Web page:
Back to Basics: Backflow Prevention
Editor's Note: "Back to Basics"
Once we know the hydraulic condition we are trying to prevent and the type of connection involved, we must evaluate the degree of hazard of the unwanted material we are connected to. There are two degrees of hazard to evaluate: low hazard (pollutant) or high hazard (contaminant). A low hazard would be a substance that would be an objectionable substance that could affect the aesthetic conditions of the potable water. The black stagnant water in a wet-charged (nonchemical) fire system would be an example of a low hazard substance.
Now that we have identified the problem, we must look at how we can prevent this unwanted condition from affecting our potable water. This can be achieved by the proper application of various types of backflow preventers. I contend there are five basic means of backflow protection.
I know, I know, I can hear you screaming. You're right, there are many methods, devices and assemblies to use for the purpose of backflow prevention, but if you break them down, they will all fall under one of the five basic means of prevention. These five basic means of protection are: air gap, dual check valve, vacuum breaker, double check valve assembly and reduced pressure principle backflow prevention assembly. For those that will insist, there is the barometric loop. The barometric loop is a continuous section of the supply line that rises a minimum of 35' at sea level, above the highest point of the water used downstream, and returns back to the original level. The barometric loop works on the principle that a vacuum can only draw a head of water so far up a water column, and if the column is tall enough, a backsiphonage cannot draw the unwanted material back into the potable water.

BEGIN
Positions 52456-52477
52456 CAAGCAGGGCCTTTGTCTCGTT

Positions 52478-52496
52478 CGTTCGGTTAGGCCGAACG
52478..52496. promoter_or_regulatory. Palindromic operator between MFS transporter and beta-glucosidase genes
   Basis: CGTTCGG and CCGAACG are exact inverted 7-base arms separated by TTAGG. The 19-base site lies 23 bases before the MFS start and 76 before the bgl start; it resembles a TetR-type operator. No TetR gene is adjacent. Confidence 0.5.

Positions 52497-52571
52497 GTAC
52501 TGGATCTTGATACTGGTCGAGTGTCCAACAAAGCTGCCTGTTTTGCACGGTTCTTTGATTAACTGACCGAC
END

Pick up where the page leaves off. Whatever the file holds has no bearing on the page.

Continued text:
A dual check valve is a device with two independent operating spring-loaded checks enclosed in the same body. A vented dual check is a variety of a dual check that has an atmospheric vent separating the checks. They are used for low hazard only, and protect against both backsiphonage and backpressure.
Vacuum breakers come in all shape and sizes. There are pipe atmospheric, pressure, hose bibb, laboratory, spill resistance and more. You will need to study the exact application requirements and installation criteria for each type. All have these common traits: they protect against low and high hazards, and are used to protect against backsiphonage only. Some vacuum breakers are assemblies and are testable, such as the pressure vacuum breaker.
The double check valve assembly is an assembly consisting of two independently operating internally loaded check valves with tightly closing shut-off valves on each side inlet and outlet, as well as tests cocks properly located for testing each of the check valves. This assembly protects against low hazards only, and both backpressure and backsiphonage.
To help in the selection and designing of backflow protection, ask yourself these 12 questions:
- 1. Is the application a low or high hazard?
2. Is the application subject to backpressure and/or backsiphonage?
3. Is there a danger of water damage?
4. Is the application subject to freezing?
5. Does the application require continuous service?
6. Will there be control valves downstream of the device?
7. Is there electrical equipment located near the installation?
8. Is there sufficient drainage for the application?
9. What will the pressure loss be through the device?
10. Is the device to be used at the point of use?
11. Is there acceptable room for maintenance and testing?
12. Can a remote location be utilized?
These are the fundamentals of good design and engineering criteria and are based on my experience in the design, engineering and providing of backflow protection in potable water systems. There is no "Backflow 101"